The silicon wafer then is etched in hot aqua regia which removes the unsintered platinum coating where it overlies the oxide, leaving a ring of sintered platinum or platinum silicide adhering to the silicon substrate. The platinum and oxide-coated surface is remasked using photoresist to cover the oxide coating on the surface outside of the platinum ring. This mask may overlap on the platinum ring without affecting the next etching step. The element then is etched using hydrofluoric acid to remove only the silicon oxide within the center of the platinum ring which is not attacked by the etchant.
Next, the tungsten layer 13 grown in the exposed central portion within the ring of platinum 12. This is done by mounting the wafer in a nickel reaction tube heated by a furnace to a temperature of about 370 degrees centigrade. Next, tungsten hexafluoride suspended in vapor form in purified argon carrier gas is metered through the reaction tube. The tungsten hexafiuoride reacts with the silicon at the elevated temperature and a tungsten film is grown on the unmasked portion of the silicon wafer. In one instance the wafer was exposed to the tungsten hexafiuoride stream for about two minutes. After cooling to room temperature a tungsten film of approximately 200 angstroms thickness was produced on the unmasked portion of silicon.
In connection with the foregoing tungsten deposition process, it is important to purify the carrier gas, for example, by passing it through a column of titanium metal turnings at a temperature of 800 degrees centigrade. A measured amount of liquid tungsten hexafiuoride is injected into the stream of purified argon where it vaporizes. The mixture then passes through a sodium fluoride adsorption seal to remove traces of hydrogen fluoride and then passes into the reaction tube. Generally, inasmuch as the deposition proceeds from a reaction between the silicon surface and the tungsten compound, the growth occurs only on the silicon.
After deposition of the tungsten electrode the device is in suitable form for attachment of a wire connector 14 which may be bonded or otherwise attached at any convenient point on the platinum coating. As mentioned hereinbefore, the ohmic plated contact 15 on the opposite surface 17 may be formed by any one of several techniques well known in the art. For example, a method of applying the nickel plated contact is disclosed in Patent 2,793,420 to R. L. Johnston and R. L. Rulison.
The foregoing described method of growing tungsten may be used also with germanium and gallium arsenide. Etching of a tungsten electrode or germanium and silicon may be done using a mixture of hydrofluoric and nitric acid. In the case of gallium arsenide, a tungsten electrode may be chemically etched to size with a mixture of sulfuric acid and hydrogen peroxide.
In the structure depicted in FIG. 1, the platinum layer 12 comprising the first metal serves, as noted above, to define the area of the second metal 13, in this case tung sten, and further to provide a convenient means for making external connection to the contact.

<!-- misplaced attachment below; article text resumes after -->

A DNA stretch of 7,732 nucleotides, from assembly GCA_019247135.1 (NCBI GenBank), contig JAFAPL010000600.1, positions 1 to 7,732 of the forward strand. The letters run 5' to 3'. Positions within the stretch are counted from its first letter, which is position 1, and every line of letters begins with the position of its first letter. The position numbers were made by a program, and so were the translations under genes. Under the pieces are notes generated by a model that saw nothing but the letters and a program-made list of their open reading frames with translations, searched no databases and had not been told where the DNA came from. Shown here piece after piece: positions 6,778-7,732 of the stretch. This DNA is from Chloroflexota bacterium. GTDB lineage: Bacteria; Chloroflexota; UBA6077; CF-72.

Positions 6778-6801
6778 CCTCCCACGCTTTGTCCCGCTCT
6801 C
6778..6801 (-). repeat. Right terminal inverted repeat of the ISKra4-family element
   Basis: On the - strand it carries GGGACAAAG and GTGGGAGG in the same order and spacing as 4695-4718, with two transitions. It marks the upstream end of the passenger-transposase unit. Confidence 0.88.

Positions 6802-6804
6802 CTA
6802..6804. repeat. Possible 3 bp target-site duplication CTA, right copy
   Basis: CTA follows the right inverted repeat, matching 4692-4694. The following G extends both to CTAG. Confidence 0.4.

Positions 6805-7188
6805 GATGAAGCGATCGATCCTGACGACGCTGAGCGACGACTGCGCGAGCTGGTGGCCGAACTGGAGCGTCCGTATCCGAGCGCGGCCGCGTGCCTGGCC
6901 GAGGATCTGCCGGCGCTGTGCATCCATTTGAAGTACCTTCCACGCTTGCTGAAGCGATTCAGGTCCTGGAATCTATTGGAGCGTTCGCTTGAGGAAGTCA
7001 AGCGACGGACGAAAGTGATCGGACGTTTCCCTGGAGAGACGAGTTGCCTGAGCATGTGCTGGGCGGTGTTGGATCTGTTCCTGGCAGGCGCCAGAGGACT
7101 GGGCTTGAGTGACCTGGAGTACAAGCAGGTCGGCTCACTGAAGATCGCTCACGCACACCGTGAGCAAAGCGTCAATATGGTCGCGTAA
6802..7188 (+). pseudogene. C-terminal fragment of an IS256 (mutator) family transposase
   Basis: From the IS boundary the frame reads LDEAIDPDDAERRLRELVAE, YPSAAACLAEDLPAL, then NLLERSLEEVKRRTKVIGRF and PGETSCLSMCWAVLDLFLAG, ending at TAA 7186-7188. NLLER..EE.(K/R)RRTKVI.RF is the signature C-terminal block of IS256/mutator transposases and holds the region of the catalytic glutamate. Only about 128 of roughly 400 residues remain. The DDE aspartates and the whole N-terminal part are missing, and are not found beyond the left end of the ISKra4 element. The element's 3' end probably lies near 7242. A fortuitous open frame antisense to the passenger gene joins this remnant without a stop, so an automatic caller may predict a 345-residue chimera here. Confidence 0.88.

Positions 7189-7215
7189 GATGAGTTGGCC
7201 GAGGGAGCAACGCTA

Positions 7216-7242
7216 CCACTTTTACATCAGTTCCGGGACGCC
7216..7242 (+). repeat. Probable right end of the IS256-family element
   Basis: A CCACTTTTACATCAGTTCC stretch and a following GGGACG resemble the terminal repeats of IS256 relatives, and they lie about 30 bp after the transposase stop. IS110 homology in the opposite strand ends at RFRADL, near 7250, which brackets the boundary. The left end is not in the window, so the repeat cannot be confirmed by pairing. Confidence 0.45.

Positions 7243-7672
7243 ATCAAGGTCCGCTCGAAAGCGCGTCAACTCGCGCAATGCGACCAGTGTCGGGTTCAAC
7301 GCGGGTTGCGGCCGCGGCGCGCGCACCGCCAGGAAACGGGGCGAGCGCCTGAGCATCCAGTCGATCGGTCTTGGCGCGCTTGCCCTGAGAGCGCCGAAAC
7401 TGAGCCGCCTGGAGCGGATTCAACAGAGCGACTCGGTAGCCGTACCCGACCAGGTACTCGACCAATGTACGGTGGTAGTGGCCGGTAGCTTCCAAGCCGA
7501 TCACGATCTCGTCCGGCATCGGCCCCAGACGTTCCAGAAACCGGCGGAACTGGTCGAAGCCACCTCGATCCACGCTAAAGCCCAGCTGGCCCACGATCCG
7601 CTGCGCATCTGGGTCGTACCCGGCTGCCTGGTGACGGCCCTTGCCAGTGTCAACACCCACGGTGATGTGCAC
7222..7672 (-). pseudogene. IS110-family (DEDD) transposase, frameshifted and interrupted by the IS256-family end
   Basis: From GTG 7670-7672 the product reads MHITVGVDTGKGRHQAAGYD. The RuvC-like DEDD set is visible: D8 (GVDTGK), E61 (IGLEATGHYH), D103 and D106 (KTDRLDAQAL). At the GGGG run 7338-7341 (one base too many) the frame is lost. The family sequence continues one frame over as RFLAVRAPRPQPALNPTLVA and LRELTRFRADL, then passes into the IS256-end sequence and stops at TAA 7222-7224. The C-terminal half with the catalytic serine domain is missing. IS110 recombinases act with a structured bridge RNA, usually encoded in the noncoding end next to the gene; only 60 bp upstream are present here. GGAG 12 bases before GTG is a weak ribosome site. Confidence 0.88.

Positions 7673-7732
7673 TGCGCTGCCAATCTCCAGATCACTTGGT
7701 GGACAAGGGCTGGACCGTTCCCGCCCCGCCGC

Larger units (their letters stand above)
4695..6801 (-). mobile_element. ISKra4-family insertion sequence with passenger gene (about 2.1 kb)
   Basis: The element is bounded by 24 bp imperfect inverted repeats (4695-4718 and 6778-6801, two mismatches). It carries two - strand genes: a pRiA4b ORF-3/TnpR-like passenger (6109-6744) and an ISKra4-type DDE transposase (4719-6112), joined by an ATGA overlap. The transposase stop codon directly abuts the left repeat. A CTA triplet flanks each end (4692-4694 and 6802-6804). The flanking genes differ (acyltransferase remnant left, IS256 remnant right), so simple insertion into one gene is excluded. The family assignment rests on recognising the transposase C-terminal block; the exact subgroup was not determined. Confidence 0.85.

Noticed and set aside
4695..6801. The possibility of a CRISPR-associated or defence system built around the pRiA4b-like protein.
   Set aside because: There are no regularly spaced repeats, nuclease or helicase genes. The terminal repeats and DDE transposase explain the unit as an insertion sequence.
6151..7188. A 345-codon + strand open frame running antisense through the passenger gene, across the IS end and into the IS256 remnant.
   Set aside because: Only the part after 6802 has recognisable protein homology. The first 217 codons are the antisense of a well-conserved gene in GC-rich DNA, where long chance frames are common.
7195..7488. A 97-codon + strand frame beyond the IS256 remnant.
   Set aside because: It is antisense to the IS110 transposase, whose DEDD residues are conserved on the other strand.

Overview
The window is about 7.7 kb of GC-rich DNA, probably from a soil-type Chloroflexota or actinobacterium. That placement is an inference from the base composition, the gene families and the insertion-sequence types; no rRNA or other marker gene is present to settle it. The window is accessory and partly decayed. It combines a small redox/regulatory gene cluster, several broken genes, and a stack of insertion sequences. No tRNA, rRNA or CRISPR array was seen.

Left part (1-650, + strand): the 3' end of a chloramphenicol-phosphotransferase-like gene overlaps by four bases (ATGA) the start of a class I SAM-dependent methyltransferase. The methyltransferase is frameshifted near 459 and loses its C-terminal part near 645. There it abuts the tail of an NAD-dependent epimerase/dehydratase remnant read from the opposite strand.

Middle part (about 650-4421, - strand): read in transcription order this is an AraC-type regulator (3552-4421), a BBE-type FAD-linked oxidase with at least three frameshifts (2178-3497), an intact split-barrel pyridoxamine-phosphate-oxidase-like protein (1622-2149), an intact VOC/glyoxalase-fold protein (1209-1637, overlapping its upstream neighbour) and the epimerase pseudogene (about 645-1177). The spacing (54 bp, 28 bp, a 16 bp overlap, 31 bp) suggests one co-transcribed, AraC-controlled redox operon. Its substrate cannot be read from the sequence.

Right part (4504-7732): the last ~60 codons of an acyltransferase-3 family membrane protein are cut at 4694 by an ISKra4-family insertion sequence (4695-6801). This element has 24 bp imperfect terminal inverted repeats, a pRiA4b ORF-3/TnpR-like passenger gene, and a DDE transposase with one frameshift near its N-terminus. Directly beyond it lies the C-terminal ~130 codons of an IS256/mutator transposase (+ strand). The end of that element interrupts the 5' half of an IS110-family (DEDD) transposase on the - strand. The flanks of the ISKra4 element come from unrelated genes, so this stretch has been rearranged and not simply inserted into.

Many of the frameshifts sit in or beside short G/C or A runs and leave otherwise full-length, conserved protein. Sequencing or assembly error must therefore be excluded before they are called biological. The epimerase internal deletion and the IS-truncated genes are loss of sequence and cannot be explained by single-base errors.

In another embodiment of the invention depicted in FIG. 3, certain of the so-called active metals such as calcium, sodium, lithium or magnesium may be used to make an ohmic contact to N-type conductivity silicon. For such an application the active metal such as calcium may be deposited by evaporation deposition through an orifice in a mask followed immediately by similar vapor deposition of a metal such as platinum or gold so that the second deposited metal completely covers and surrounds the active metal layer. Thus the relatively readily corroded active metal which makes a substantially ohmic barrier contact to the silicon is protectively sealed from the surrounding ambient. The structure depicted in FIG. 3 is similar to that of FIG. 1, except for the complete covering of layer 12 (platinum or gold) over layer 13 (active metal) in FIG. 3. In FIGS. 1 and 3, consequently, the same reference numerals appear.
In connection with the foregoing devices, the extent of the first metal layer 12 may be reduced, if desired, prior to the attachment of the external connection 14 by standard masking and etching techniques, for example by depositing a gold plating over the portion to be retained and removing the remainder of the metal plating by the back-sputtering technique as disclosed, for example, in the application of M. P. Lepselter, Ser. No. 347,173 filed Feb. 25, 1964, now United States Patent 3,271,286 and assigned to the same assignee of this application. In addition to the aforementioned metals, suitable alternatives to tungsten and molybdenum for the surface barrier electrode are the metals silver and copper. Alternatives to platinum as the first metal layer are gold and vanadium. Following in tabular form are the approximate barrier heights in electron volts of these metals to silicon of both P and N-type conductivity: